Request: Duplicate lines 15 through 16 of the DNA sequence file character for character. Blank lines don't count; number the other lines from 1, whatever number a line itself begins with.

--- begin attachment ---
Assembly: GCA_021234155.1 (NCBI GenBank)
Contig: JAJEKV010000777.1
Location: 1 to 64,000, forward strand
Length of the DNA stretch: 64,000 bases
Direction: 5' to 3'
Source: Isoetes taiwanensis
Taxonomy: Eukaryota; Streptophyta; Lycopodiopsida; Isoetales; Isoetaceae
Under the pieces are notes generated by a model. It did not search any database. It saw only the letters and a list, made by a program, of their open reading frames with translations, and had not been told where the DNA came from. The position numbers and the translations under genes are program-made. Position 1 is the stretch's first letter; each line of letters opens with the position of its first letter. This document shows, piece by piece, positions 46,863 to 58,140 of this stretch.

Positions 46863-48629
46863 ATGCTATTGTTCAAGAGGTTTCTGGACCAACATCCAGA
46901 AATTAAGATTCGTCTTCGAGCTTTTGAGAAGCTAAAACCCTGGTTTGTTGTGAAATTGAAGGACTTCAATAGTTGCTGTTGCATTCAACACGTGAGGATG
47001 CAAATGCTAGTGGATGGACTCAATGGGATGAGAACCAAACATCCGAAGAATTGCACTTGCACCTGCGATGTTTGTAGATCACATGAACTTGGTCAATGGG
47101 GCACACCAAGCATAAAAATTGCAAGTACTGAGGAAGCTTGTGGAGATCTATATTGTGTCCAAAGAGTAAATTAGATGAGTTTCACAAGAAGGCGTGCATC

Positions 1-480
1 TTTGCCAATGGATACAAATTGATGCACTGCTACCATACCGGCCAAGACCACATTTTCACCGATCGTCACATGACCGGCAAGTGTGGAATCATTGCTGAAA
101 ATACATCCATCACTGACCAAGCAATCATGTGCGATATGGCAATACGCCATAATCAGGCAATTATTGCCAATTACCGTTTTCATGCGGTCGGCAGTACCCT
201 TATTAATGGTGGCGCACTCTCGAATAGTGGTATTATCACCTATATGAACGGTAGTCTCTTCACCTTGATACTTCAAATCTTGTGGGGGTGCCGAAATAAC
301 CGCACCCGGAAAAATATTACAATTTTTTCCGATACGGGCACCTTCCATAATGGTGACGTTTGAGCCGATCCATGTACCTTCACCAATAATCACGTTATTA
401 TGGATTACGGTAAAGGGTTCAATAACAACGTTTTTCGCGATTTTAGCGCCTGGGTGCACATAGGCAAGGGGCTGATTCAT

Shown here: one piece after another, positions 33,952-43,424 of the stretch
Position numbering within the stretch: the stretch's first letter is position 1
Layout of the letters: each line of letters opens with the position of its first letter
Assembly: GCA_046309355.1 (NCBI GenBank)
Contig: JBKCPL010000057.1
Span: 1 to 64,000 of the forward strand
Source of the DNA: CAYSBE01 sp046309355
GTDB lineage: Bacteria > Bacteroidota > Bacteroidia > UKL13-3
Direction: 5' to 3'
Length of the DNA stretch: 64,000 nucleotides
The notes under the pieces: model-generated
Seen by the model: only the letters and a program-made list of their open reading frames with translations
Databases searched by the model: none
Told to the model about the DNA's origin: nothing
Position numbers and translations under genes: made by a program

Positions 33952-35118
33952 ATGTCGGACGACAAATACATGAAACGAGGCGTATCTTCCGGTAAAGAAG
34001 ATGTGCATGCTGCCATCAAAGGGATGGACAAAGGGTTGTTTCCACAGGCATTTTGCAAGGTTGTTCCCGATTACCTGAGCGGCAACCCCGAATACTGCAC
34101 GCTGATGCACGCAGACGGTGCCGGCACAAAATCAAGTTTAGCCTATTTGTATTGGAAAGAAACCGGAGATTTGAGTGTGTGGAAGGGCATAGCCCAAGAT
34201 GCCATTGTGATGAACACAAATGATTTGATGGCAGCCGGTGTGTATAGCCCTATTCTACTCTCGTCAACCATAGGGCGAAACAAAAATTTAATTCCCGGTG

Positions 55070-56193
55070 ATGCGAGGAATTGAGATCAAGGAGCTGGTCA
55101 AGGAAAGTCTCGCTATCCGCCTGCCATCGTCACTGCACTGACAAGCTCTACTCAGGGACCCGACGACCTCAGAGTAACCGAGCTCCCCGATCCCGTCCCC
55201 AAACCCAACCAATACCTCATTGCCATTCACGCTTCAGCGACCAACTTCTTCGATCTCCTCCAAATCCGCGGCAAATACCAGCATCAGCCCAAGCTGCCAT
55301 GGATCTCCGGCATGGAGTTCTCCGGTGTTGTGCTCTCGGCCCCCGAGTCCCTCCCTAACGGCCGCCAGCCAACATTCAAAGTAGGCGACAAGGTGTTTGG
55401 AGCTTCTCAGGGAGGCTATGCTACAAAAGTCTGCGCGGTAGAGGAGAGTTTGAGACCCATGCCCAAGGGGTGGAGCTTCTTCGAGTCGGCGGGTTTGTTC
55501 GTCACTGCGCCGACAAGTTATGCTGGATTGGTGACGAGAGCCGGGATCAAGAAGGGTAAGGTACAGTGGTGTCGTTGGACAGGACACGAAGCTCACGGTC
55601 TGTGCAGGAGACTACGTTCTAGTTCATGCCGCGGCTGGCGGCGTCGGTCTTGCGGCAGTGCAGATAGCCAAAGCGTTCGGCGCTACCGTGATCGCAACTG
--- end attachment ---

1 TTTGCCAATGGATACAAATTGATGCACTGCTACCATACCGGCCAAGACCACATTTTCACCGATCGTCACATGACCGGCAAGTGTGGAATCATTGCTGAAA
101 ATACATCCATCACTGACCAAGCAATCATGTGCGATATGGCAATACGCCATAATCAGGCAATTATTGCCAATTACCGTTTTCATGCGGTCGGCAGTACCCT